Waiting For Hollow Knight: Silksong? Here’s The Perfect Game To Tide You Over
It is, in most senses, a very traditional delivery of the form, from its sparingly placed healing save rooms to its ever-expanding available territory as new skills are gained. Play is a familiar combination of simple combat and puzzle-forward platforming, with occasional boss fights. But it’s not only that it delivers all these core elements so deftly that makes this such a satisfying experience, but the subtle tweaks that smooth out the whole ride.
Boss fights are not difficulty walls at all. Some are tricky, certainly, but even someone as boss-inept as I is able to clear them after two or three tries. Some I passed first time. This means that those who specifically crave the Souls-like challenge of Hollow Knight will not be rewarded here, but then, you know, the rest of gaming has them covered just now. Just this is enough to win my heart, but it has other quality-of-life improvements over even Metroid that make me even happier.
(This sounds so minor, but those save rooms: when you step into the save point, it takes a second. I cannot bear it when Metroid games make me sit there for 15 seconds, watching the animations play out even now the technology finished the save in the opening split-second, and it drives me even crazier when copycat games mimic this tedium for no reason. Not Haiku, though! Bam, done, you’re off.)
More significantly, I especially love Haiku’s approach to exploration. Very early on, the game has a character prompt you that this is something to relax about. To not feel like you need to persist in a certain direction first, or prioritize what might feel like the main progression path. You pick a direction, and you just look around. The game, unlike so many Metroid-likes, doesn’t feel like a world composed of dead ends. You aren’t constantly bumping up against an unopenable door, or a platform you can’t quite reach – those are there, certainly, but it always feels like there’s another option for forward progress.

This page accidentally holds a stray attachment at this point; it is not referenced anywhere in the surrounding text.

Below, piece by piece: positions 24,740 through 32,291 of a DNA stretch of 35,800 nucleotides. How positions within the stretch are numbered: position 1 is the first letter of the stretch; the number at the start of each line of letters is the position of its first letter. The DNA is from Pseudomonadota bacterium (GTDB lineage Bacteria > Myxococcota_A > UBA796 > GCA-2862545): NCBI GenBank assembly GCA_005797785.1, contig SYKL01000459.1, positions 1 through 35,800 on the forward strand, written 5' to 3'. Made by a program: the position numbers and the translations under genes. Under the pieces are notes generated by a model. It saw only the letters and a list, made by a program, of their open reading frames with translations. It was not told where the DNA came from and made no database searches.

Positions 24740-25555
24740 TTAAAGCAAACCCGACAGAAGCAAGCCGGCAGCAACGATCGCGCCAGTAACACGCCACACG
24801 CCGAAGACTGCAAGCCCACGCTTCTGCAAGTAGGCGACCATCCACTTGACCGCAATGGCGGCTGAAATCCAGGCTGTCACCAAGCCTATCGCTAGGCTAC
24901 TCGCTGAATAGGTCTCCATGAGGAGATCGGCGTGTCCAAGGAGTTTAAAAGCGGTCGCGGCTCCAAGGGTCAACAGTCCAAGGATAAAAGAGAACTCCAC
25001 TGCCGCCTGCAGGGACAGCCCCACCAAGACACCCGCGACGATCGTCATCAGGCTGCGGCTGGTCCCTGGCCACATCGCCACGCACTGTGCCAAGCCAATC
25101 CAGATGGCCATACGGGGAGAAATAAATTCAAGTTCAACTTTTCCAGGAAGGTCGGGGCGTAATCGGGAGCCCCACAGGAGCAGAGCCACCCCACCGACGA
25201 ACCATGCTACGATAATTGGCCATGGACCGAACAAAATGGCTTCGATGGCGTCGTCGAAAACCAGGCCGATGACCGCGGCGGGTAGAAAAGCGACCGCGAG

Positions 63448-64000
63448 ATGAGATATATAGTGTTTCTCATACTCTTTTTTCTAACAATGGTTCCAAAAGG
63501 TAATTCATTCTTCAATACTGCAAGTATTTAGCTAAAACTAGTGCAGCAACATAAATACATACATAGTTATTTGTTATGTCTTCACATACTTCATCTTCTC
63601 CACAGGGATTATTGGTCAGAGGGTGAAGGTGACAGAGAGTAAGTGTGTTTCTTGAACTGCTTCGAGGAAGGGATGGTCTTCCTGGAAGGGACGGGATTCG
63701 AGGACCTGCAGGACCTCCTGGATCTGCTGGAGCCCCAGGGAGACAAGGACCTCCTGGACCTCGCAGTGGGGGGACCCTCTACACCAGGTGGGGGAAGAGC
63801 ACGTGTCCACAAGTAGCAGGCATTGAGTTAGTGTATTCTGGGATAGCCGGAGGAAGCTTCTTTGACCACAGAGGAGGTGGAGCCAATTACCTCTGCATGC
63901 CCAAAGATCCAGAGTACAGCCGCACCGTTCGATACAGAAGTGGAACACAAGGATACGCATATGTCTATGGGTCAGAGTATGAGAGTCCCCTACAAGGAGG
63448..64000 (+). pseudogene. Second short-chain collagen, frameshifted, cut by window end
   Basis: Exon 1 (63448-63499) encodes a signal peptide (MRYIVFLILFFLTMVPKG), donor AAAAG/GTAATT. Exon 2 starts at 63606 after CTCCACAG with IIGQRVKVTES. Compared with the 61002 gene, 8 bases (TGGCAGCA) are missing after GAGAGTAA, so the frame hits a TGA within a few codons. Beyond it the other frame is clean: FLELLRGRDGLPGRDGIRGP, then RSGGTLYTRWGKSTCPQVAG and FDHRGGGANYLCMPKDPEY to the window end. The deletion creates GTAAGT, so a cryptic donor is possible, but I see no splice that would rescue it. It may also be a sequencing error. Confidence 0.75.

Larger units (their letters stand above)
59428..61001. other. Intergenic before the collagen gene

I can’t overstate how impressive that last factor is, and how much more compelling it makes the game. This is then boosted by other lovely details, like the chips you can gather or buy for your robot, that can be swapped in and out of a limited number of slots (more slots can be gained) to customize how you want to play. You can give yourself more health, along with a saw blade for when you’re spinning (basically morph ball mode), and increase the length of your weapon, a sword. Or, you might pick a chip that makes your sword lighter and so swing faster, boost your rolling speed, and lower the number of spare parts needed to repair yourself. Or a dozen other combinations.
Those spare parts are the game’s currency, dropped by killed enemies and found in hidden areas, that can either be spent in the store, or used on the fly to heal your current health. The latter takes a bit of time, meaning you can’t spam it while being attacked, but it too allows you to focus on progress.
Add to this the excellent music, the adorable pixel animation, the deeply satisfying movement, and a non-invasive yet worthwhile story, and it’s just fantastic. And somehow, but for the music and sounds, the work of just one guy—Mister Morris Games—which is crazy.
This really is one of the best Metroid-likes I’ve played, and its lower-than-usual difficulty is something I have found incredibly welcome. I’ve been playing the PC version via Steam, and I feel certain I’ll be playing it all over again when it comes out on Switch. There’s a lot here, and it entirely justifies its $20 tag. I’m already lamenting not having spent ages telling you about the incredible array of enemy designs, the gorgeous background art in its many biomes, its excellent map…But I want to go back to finish it right now!